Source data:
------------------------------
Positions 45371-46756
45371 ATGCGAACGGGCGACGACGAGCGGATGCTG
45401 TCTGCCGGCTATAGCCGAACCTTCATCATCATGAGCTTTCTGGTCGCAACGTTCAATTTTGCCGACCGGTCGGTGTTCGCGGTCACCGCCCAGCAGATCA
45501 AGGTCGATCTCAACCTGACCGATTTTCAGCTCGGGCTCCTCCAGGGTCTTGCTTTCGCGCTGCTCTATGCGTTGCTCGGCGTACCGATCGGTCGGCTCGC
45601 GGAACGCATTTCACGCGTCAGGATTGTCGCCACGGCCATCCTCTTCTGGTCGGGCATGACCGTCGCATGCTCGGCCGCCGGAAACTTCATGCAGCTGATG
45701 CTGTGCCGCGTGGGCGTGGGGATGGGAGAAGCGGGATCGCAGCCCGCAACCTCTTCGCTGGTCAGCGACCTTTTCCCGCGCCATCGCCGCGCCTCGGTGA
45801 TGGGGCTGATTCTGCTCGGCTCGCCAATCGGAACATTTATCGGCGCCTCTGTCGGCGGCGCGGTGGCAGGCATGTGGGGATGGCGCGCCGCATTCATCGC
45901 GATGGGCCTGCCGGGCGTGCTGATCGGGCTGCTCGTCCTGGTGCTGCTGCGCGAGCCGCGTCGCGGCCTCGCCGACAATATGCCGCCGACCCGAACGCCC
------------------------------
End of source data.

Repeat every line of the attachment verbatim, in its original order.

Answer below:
Positions 45371-46756
45371 ATGCGAACGGGCGACGACGAGCGGATGCTG
45401 TCTGCCGGCTATAGCCGAACCTTCATCATCATGAGCTTTCTGGTCGCAACGTTCAATTTTGCCGACCGGTCGGTGTTCGCGGTCACCGCCCAGCAGATCA
45501 AGGTCGATCTCAACCTGACCGATTTTCAGCTCGGGCTCCTCCAGGGTCTTGCTTTCGCGCTGCTCTATGCGTTGCTCGGCGTACCGATCGGTCGGCTCGC
45601 GGAACGCATTTCACGCGTCAGGATTGTCGCCACGGCCATCCTCTTCTGGTCGGGCATGACCGTCGCATGCTCGGCCGCCGGAAACTTCATGCAGCTGATG
45701 CTGTGCCGCGTGGGCGTGGGGATGGGAGAAGCGGGATCGCAGCCCGCAACCTCTTCGCTGGTCAGCGACCTTTTCCCGCGCCATCGCCGCGCCTCGGTGA
45801 TGGGGCTGATTCTGCTCGGCTCGCCAATCGGAACATTTATCGGCGCCTCTGTCGGCGGCGCGGTGGCAGGCATGTGGGGATGGCGCGCCGCATTCATCGC
45901 GATGGGCCTGCCGGGCGTGCTGATCGGGCTGCTCGTCCTGGTGCTGCTGCGCGAGCCGCGTCGCGGCCTCGCCGACAATATGCCGCCGACCCGAACGCCC